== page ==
Take the 2-minute tour ×
Stack Overflow is a question and answer site for professional and enthusiast programmers. It's 100% free, no registration required.

I just want to somehow calculate the sum of the chars in the array by changing them into variables (c = 2, d = 3), in this case it should be 12 ie: (c + c + d + c + d) = (2 + 2 + 3 + 2 + 3). How can I do this? I need something to add to this code.

#include <iostream>

using namespace std;

const int c = 2;
const int d = 3;

int main()
{
    char s[5] = {'c', 'c', 'd', 'c', 'd'};

    int j = sizeof(s) / sizeof(s[0]);
    int k = 0;
    for (int i = 0; i > j; i++)
        k += s[i];                 // end result should be 12

}
share|improve this question
1  
@JimHurley: That doesn't seem related. –  Jesse Good Feb 22 '13 at 3:55
    
By the way i will never be greater than j in the loop condition. –  chris Feb 22 '13 at 4:26

5 Answers 5

up vote 2 down vote accepted

Well to calculate 12 without doing any conversions, (your program looks liek it doesn't need them), just use simple if statements:

#include <iostream>

using namespace std;

const int c = 2;
const int d = 3;

int main()
{
    char s[5] = {'c', 'c', 'd', 'c', 'd'};

    int j = sizeof(s) / sizeof(s[0]);
    int k = 0;
    for (int i = 0; i < j; i++){
        if(s[i]== 'c'){
            k += 2 ;                 // Check if the char is c and add accordingly
        }
        if(s[i]== 'd'){
            k += 3 ;                 // Check if the char is d and add accordingly
        }
    }
    cout << k;
}

You'll get 12 as your output.

Here's a link to the live program: http://ideone.com/Y79WFg

share|improve this answer
    
Thanks this is just what I needed –  Foxic Feb 22 '13 at 3:55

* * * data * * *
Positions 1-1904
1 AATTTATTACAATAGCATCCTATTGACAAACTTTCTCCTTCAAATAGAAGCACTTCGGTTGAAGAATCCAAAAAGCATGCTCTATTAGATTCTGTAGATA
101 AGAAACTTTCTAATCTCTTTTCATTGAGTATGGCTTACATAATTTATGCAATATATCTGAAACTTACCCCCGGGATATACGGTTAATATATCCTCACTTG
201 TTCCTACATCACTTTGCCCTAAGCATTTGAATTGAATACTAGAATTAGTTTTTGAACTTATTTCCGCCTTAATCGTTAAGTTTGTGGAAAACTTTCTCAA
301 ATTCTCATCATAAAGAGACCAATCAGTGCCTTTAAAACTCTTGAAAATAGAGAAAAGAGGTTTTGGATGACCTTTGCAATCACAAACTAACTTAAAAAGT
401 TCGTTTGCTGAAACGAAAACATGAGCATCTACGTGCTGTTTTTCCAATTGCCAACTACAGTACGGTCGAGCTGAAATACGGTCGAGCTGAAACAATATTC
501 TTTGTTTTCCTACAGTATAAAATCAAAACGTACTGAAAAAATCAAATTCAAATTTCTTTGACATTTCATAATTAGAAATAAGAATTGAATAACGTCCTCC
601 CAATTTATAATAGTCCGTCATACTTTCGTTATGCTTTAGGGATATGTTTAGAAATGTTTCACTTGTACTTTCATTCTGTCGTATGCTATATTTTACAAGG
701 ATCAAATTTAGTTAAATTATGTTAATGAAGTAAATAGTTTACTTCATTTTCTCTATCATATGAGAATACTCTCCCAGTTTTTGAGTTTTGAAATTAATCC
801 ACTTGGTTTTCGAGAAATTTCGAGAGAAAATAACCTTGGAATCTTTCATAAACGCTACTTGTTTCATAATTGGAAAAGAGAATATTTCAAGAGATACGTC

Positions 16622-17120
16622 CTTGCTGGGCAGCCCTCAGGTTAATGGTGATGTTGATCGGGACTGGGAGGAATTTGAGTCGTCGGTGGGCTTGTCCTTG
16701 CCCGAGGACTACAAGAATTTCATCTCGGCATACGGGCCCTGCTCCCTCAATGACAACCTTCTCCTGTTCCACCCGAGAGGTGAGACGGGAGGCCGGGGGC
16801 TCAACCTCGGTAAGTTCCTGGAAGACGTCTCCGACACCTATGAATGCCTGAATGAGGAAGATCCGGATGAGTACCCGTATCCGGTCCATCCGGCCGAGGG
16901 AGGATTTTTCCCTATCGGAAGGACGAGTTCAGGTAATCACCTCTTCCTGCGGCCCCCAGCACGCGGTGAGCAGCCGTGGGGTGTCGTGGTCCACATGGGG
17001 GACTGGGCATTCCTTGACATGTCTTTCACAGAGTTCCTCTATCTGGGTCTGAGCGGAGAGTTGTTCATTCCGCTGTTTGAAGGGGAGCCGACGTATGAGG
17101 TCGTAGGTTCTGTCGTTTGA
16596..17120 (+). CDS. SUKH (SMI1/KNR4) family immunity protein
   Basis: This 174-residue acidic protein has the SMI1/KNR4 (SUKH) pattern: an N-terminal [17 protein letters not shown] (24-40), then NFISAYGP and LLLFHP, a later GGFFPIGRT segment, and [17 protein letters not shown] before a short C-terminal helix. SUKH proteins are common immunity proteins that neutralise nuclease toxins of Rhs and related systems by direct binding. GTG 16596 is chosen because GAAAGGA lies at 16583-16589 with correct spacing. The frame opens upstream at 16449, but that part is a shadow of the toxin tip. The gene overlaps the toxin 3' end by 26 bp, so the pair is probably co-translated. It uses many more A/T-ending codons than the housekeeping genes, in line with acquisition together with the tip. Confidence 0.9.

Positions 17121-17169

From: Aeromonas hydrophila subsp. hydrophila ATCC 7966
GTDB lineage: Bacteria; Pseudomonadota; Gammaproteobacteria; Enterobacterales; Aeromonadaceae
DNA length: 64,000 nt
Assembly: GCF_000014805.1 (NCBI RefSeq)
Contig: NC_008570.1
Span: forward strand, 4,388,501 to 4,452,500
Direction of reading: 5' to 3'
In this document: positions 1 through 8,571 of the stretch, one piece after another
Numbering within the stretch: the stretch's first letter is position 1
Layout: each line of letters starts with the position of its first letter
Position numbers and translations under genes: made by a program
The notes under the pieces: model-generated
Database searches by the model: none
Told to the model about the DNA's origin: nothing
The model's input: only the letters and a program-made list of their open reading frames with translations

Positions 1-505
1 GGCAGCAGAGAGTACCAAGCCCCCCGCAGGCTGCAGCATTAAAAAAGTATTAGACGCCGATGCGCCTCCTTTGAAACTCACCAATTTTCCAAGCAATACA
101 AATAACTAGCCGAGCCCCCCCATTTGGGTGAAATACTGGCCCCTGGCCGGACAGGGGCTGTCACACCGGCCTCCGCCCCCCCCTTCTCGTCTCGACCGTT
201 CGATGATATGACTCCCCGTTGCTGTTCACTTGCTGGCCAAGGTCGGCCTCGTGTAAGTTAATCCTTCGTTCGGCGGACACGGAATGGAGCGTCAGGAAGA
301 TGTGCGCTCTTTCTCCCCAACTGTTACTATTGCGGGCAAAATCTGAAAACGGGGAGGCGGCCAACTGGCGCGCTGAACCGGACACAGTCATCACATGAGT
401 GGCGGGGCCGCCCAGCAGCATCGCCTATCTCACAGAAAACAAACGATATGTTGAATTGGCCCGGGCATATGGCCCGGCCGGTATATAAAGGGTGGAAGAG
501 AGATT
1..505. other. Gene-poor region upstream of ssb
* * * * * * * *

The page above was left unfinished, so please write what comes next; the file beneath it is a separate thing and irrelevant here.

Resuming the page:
You simply have to transform your char into int type, for exemple with function charToInt:

#include <iostream>

using namespace std;

const int c = 2;
const int d = 3;

int charToInt(char c){
swith (c){
case '1' return 1;
case '2' return 2;
case '3' return 3;
case '4' return 4;
case '5' return 5;
case '6' return 6;
case '7' return 7;
case '8' return 8;
case '9' return 9;
default return 0;
}
}

int main()
{
    char s[5] = {'c', 'c', 'd', 'c', 'd'};

    int j = sizeof(s) / sizeof(s[0]);
    int k = 0;
    for (int i = 0; i > j; i++)
        k += charToInt(s[i]);                 // end result should be 12
cout<<k<<endl;
}
share|improve this answer

The simplest way is to change one line:

k += s[i]-97;
share|improve this answer
/* It should be noted that no ethically-trained software engineer would ever
   consent to write a DestroyBaghdad procedure. 
   Basic professional ethics would instead require him to write a DestroyCity 
   procedure, to which Baghdad could be given as a parameter.   
                 -- Nathaniel S. Borenstein, computer scientist*/
const int c = 2;
const int d = 3;

int getOrdinal(char c)
{
   switch(c){
    case 'c': return c;
    case 'd': return d;
    default: return 0;
   }
}
int main()
{
    char s[5] = {'c', 'c', 'd', 'c', 'd'};

    int j = sizeof(s) / sizeof(s[0]);
    int k = 0;
    for (int i = 0; i < j; i++)
        k += getOrdinal(s[i]);                 // end result should be 12
    cout << k; /*now prints 12*/
    return 0;
}
share|improve this answer

If I am only understanding you question correctly (which I am probably not)... First, you are trying to reference a variable by a string...

"char s[5] = {'c', 'c', 'd', 'c', 'd'};"

That is impossible, the compiler does not keep variable names.

Try the following:

const int c = 2;
const int d = 3;

int main() {

    const int s[5] = {c, c, d, c, d};

    for (int i = 0 i < (sizeof(s)/sizeof(s[0] ++i)
        k += s[i];                 // end result should be 12

}

Also if you are trying to make the variables match with the letters of the alphabet... Do this:

#include <iostream>

int main() {

    char *String = "Hello World";

    for (char Pos = 0; Pos < sizeof(String)/sizeof(String[0]) ++Pos)
        cout << String[Pos]-'a'; // Outputs the char values combined (a-0, b-1, c-2 etc)

}
share|improve this answer
    
** Modified to be slightly more readable :) –  Mitch Feb 22 '13 at 4:16

Your Answer

 
discard

By posting your answer, you agree to the privacy policy and terms of service.

Not the answer you're looking for? Browse other questions tagged or ask your own question.